We are quickly approaching a point at which over half of the workforce will be comprised of millennials. I’ve had more than one seasoned project manager tell me that young people don’t do project management. From what I’ve seen, they just don’t do it like more seasoned project managers do project management.
Millennials manage plenty of projects. They get them done, or they don’t. And they move on to the next big thing. And despite a heavy reliance on their cell phones, many are using paper-based tools to manage their lives and their work.
Part of the reason that they don’t embrace real project management may be that they don’t see the need or the benefit. They haven’t lost a million, or ten, because their project failed. And the proliferation of project management software tools does little to help them understand the fundamentals of real project management. Most of them are used to more Agile thinking – even if they don’t know it.
So, why do we need real project management now more than ever?
Before I explain why, it’s important to understand what I mean by real project management. Many of the leading project management software solutions do little to address the considerations that trained project managers follow. Real project management is much more than project collaboration, scheduling, or task management.
Real project management, that is, the Smart Projex approach, focuses first on how we are starting the project. What is the compelling vision or need for this project investment? What benefits will be realized from this investment? What is most important to management and/or the client – scope, cost, schedule, risks, quality? What is NOT going to be done? Real project management considers factors such as quality, risk, issue, stakeholder, money, communications, scope, and change management, along with lessons learned tracking.
Here are my top reasons for believing in the need for real project management.
Over 40% of organizations do not understand or appreciate the importance of project management.
According to the 2018 Pulse of the Profession Report, issued annually by the Project Management Institute, “the importance of fully valuing project management cannot be emphasized enough; organizations that undervalue project management as a strategic competency for driving change report an average of 50% more of their projects failing outright.”
While PMI notes improvement, we’re still wasting about 10% of all project investments.
I hesitate to think too long about what the global dollar value on wasted project investments might be. Trillions, I would guess. Maybe more…. And while innovation requires us to try things that fail, how much of this money could be put to greater use if we were really managing our projects?
Popular project management tools do little to address the primary causes of project failure.
Also included in the 2018 Pulse of the Profession Report is the following chart.
This chart speaks volumes. Think about how your organization is doing project management. Or not. Ask yourself if the tools that you are using address the root causes of failure.
Note: A Smart Start goes a long way towards addressing the top four reasons for project failure.
There are different opinions about the role that teams and project managers play in the project initiation phase. (FYI, the first phase of a project is the initiation phase – which originates in senior leadership when the need for the project is first being discussed.) Some say that teams should stick to the basics of scope, schedule and cost management and let senior leadership be responsible for initiating projects. I argue that in these days of rapid change, we need to think differently.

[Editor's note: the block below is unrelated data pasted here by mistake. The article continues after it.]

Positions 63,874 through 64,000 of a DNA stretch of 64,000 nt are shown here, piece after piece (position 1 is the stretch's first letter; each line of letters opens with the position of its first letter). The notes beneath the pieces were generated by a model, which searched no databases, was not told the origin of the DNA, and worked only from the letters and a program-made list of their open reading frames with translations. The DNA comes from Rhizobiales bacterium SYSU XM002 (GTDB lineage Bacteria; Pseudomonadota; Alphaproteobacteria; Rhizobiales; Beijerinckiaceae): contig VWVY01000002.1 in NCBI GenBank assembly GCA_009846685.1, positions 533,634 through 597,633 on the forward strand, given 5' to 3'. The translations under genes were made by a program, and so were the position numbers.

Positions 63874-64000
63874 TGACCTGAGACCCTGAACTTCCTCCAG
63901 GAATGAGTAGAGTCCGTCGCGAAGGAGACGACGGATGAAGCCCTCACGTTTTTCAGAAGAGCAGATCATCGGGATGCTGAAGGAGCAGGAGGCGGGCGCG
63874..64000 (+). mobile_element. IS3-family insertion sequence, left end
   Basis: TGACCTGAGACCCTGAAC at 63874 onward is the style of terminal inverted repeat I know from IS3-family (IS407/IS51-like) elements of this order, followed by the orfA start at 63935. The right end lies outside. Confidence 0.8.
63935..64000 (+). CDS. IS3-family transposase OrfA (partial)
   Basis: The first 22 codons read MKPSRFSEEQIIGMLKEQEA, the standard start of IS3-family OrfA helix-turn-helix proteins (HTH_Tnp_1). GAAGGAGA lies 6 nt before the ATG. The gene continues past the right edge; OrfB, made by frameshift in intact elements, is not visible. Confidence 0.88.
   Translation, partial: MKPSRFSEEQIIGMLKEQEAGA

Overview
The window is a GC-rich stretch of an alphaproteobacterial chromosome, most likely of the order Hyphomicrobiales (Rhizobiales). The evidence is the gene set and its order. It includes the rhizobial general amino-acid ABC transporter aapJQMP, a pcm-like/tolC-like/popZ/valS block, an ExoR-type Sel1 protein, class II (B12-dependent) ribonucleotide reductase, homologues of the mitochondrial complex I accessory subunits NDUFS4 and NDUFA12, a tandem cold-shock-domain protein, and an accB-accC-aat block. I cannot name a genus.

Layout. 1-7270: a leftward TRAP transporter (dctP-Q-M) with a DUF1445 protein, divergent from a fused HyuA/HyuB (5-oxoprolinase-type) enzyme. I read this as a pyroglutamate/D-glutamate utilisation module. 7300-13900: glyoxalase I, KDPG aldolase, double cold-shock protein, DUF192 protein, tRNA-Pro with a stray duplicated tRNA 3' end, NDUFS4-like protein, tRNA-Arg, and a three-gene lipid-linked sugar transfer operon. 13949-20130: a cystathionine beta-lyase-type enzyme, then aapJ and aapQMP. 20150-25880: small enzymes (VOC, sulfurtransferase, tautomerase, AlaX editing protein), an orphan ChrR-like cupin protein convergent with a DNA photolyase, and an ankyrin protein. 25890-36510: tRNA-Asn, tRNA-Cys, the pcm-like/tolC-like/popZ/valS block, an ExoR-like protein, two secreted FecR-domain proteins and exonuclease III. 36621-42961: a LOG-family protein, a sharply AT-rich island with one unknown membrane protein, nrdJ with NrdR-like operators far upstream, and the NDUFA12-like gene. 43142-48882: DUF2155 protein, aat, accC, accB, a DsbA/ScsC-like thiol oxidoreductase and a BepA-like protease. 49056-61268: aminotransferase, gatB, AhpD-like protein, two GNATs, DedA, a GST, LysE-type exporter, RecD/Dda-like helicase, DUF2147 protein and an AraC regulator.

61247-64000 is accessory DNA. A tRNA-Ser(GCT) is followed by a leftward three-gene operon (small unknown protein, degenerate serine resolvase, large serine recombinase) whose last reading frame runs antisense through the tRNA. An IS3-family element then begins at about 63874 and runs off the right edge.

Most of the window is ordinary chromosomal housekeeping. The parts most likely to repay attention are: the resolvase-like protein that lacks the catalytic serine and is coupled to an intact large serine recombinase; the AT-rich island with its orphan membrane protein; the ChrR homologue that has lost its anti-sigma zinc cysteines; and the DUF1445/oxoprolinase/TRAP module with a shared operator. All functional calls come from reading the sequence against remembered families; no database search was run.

In this world, project requirements will change.
But that doesn’t necessarily translate into project failure. We must look for scope changes that make sense. What have we learned that might help us do the project activity a better way? Is there scope that we need to cut or add? You don’t know what you don’t know. So, we owe it to ourselves and our organizations to think proactively about how to make change work to our advantage.
The people who are doing your projects want their time used wisely.
We need to rethink resource management. I’ve written about that here. It’s time to realize that much has changed since the 1950’s.
Portfolio dashboards that include all project investments would improve executive decision making.
When I look at the above chart of reasons for project failures, many of them could be addressed with solid dashboard analytics. But when some teams are using Gantt charts, some are using Agile methods, some are using hybrid approaches, and some aren’t using much at all, it’s hard to get good data analytics. I’ve written about the challenges of project portfolios here.
A world of rapid change, uncertainty, and complexity requires REAL project management.
For most projects today, we cannot simply create a Gantt chart and execute according to the plan.
There are simply too many unknowns. Teams in well-established businesses are having to think like start-ups – constantly pivoting, and re-examining product-market fit, user feedback, and next steps. So, why spend so much time on project requirements?
It is far more important that we focus on the people, communications, risks and issues, costs, and lessons learned. We shouldn’t even wait until the end to think about lessons learned. What did you learn in that meeting with the client that will inform your next steps?
If you have set up your project well, and I have written about that often, it’s not too hard. But it does require that we rethink how we do project management. It means real project management. And part of that requires that we rethink what failure means. It’s entirely possible to delight a client with a successful outcome that was not initially scoped well, and to come in over budget and behind schedule. I’ve seen it happen.